A top European Union official has blamed Silvio Berlusconi for Italy’s financial crises, contradicting what ex-Premier has been saying during his election campaign to become premier once again.
The Tuesday remark by EU Economy Commissioner Olli Rehn came after Berlusconi said that he had been the victim of financial speculation launched by German’s Deutsche Bank.
According to Rehn, in 2011, Italy promised to reduce deficits and the accumulation of debt; in return, the European Central Bank intervened on the bond markets and improved the country’s financial outcome.
"What happened then? The government of Berlusconi decided not to respect the commitments anymore," said Rehn.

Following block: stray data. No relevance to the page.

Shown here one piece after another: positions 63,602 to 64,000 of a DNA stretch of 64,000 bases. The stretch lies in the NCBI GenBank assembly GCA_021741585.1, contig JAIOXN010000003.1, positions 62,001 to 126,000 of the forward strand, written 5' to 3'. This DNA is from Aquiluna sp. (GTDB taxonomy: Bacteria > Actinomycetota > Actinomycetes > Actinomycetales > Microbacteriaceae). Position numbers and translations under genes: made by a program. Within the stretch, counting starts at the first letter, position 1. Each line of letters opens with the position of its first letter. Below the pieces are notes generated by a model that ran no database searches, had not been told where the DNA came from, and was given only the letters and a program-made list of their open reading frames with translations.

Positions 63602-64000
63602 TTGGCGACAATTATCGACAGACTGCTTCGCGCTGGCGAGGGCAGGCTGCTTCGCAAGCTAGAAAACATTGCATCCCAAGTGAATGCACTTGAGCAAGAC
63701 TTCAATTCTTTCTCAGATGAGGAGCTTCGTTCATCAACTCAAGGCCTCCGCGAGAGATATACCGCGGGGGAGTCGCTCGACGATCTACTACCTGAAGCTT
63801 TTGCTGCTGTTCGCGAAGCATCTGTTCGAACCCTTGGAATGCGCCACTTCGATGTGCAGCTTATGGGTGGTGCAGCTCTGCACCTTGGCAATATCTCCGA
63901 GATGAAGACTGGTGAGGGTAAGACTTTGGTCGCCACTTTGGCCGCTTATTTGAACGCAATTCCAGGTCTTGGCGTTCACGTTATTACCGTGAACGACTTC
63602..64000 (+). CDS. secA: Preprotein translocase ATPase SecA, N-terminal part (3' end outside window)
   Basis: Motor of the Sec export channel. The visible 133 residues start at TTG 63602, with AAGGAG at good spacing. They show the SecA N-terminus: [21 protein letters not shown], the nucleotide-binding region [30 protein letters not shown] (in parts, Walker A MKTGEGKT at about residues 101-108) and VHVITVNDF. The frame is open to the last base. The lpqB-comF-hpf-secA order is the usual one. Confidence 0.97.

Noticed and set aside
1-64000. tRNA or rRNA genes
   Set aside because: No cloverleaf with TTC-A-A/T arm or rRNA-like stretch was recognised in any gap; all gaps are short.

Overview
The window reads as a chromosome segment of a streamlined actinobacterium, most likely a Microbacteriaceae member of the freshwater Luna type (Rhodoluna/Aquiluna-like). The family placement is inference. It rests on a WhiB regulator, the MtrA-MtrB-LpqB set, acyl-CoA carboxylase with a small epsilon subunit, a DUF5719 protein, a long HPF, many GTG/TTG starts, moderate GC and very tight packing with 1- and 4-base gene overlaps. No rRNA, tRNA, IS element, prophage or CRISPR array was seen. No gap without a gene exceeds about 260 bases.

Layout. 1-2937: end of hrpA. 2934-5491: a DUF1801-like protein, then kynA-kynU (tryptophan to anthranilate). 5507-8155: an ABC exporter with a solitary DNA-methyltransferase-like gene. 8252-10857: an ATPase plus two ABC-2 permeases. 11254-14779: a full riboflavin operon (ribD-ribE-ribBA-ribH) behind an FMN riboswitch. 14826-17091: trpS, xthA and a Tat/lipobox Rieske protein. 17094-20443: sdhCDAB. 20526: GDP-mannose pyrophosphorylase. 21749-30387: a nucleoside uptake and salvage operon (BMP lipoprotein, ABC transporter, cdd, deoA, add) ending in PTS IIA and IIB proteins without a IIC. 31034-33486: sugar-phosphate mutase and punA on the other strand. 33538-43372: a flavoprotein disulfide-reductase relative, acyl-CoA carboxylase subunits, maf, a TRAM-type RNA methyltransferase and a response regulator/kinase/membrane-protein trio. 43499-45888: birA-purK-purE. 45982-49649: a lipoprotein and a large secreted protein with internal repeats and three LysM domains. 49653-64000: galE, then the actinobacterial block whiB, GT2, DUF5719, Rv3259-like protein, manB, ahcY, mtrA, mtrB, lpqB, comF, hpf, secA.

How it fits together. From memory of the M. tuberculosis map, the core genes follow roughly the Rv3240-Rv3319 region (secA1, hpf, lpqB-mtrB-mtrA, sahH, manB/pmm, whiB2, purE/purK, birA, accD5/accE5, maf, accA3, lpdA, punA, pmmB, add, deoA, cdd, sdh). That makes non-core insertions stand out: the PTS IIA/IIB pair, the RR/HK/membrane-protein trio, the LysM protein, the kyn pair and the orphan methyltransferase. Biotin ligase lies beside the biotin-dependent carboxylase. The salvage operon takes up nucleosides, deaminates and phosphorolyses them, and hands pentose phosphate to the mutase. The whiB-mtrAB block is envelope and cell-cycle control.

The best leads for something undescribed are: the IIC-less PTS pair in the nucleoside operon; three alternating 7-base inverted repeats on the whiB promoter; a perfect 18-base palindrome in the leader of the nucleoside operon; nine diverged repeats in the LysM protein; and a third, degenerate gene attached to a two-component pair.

He continued by saying this has led to a drying out of lending, which smothered the country’s economic growth and resulted in a political dead-end that was later solved after Berlusconi resigned.
Berlusconi’s conservatives, who were angered by what Rehn had said, stated that EU should set up a committee of inquiry into the issue.
This comes ahead of Italy’s national elections, which are to be held on February 24 to 25, where Berlusconi's party is lagging behind the front-running centre-left by almost nine percent, according to a recent poll conducted by the EMG institute.